I think that is the biggest advantage in preparation for disaster. You have made the decision to get started on the road back and are not waiting for some handout. It is mindset as much as anything else that you might have done.
November 20, 2013 at 10:24 AM
Kind of hard to collect rainwater off your roof’s run-off when you no longer have a roof, or even a bucket to collect it in.
My girlfriend lives in Ormoc City and was destroyed in this storm ( I thought she was dead for a week, until she got a message to me via the Red Cross). Her family was smart enough to have stockpiled some food and water before the storm. They lost their home and are now living in a tent, but had enough food and water to survive until supplies started coming in a few days later.
The moral to this story is, BE PREPARED. I live in Louisiana, and my family has always keep at least a month’s supply of canned food and bottled water on hand in case of a hurricane, along with plenty of propane.
November 20, 2013 at 10:25 AM
Her HOME was destroyed, my GIRLFRIEND wasn’t destroyed LOL
November 20, 2013 at 10:26 AM
Most roofs were completely gone off buidlings.
November 21, 2013 at 12:09 AM
True, Steve, but a blue tarp or any water resistant material can be used to collect rain water. The larger the item used to collect the rain water, the more water one has but even a quart of water is absolutely better than no water. A sheet hung in the rain will collect rain water. Some of it can be run off into a container and then the sheet can be rung out to get the water retained by the fibers. While there probably aren’t too many wool blankets in the P.I., a wool blanket will absorb an astonishing amount of rain water. I saw lots of tin sheeting in the pictures I saw of the damage. A sheet of tin bent with a V in the middle will collect water and drain it into a container. All it takes is some imagination and initiative. I used roofs and cisterns as the example of the way water was collected as recently as 50 years ago, maybe even more recently. It has been fifty years since I was in that part of the world.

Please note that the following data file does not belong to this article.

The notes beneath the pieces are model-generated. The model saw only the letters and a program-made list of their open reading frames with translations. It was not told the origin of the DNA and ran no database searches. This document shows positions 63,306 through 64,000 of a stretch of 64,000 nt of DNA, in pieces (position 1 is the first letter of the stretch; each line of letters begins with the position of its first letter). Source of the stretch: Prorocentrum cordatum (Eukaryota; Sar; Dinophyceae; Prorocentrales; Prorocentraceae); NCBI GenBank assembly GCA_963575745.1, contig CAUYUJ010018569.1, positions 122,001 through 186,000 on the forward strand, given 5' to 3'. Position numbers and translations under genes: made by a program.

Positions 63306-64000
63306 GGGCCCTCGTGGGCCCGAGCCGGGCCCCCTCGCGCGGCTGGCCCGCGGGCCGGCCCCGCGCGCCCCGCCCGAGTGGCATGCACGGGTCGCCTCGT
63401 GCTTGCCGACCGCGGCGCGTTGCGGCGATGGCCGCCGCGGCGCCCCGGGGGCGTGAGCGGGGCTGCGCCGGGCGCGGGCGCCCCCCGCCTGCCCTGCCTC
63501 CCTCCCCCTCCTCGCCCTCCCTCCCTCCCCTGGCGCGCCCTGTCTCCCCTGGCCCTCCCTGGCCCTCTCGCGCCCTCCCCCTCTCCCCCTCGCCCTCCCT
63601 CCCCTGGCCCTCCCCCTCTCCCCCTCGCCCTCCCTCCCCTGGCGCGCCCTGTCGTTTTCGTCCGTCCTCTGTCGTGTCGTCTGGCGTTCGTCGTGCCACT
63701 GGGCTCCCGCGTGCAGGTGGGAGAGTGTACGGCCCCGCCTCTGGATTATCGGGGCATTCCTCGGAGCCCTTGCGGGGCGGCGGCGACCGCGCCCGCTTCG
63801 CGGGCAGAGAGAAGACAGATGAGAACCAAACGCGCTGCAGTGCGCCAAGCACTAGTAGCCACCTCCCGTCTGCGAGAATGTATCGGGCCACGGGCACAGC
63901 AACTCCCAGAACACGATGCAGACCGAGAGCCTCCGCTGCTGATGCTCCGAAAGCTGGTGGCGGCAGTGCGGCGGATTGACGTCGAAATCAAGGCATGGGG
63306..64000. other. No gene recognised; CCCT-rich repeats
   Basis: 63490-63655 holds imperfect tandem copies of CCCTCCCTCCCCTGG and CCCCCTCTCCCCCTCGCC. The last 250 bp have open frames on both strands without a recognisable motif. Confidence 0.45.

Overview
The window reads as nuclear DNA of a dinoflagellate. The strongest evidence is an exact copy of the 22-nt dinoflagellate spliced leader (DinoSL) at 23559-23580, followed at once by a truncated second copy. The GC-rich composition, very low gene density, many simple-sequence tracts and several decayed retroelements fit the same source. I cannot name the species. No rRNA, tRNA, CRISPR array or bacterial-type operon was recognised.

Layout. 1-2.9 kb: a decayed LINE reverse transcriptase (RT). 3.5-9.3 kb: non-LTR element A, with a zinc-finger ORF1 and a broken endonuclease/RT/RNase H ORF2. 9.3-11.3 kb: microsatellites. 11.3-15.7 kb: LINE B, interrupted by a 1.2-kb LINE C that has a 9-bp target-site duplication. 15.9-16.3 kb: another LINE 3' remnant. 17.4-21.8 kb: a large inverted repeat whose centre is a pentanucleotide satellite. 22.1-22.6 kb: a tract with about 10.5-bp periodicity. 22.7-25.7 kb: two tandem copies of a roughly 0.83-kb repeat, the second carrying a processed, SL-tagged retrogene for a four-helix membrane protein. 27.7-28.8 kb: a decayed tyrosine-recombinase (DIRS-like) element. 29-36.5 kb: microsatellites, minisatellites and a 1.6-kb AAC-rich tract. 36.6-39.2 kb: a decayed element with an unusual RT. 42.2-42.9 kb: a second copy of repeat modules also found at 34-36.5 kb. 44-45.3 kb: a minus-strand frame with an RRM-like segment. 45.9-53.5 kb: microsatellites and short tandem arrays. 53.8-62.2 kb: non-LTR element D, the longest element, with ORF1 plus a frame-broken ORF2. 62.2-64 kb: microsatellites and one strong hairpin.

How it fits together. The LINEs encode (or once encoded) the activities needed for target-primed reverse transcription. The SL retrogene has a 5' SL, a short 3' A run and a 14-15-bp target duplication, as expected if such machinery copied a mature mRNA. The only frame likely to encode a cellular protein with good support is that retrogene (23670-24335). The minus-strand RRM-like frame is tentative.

November 21, 2013 at 6:11 PM
Thank you Chuck for your honesty and guts in saying what you posted.
I was thinking the very same thing. How sad when someone feels that looting = self-preservation vs. criminality.
November 18, 2013 at 11:45 AM
Great and helpful info! I was just recently wondering about this. Would this technique also work on a larger can, like a can of peaches or something? Thanks
November 18, 2013 at 12:08 PM
We used to open C-ration cans all the time with our bayonets. You cut an X in the top of the can with the bayonet or any large heavy bladed knife, bend the remnants of the lid out for a handle, bend them totally in to get at the contents of the can. It’s easy. Put the point of the bayonet at the rim with the sharp edge of the blade pointing in and push on the handle of the bayonet into the can while holding the can. Turn the can 90 degrees and repeat. You will have cut an X into the can. Use the blade to bend the top in or out as you desire.
Surplus bayonets make great survival knives. Don’t bother trying to buy U.S. surplus bayonets. They are too expensive. I bought half a dozen assorted bayonets from countries like Yugoslavia, Rumania and other countries for $30 at a gun show. You want WWII or WWI bayonets, not later bayonets as those are mainly for decoration rather than function. Up until the Viet Nam war bayonets were manufactured for utility rather than decoration. The steel was good grade and durable. They can be sharpened to take a good edge and will withstand a considerable amount of abuse. If someone lost his keys to a lock we used to use two bayonets to break the lock. That’s how durable they were.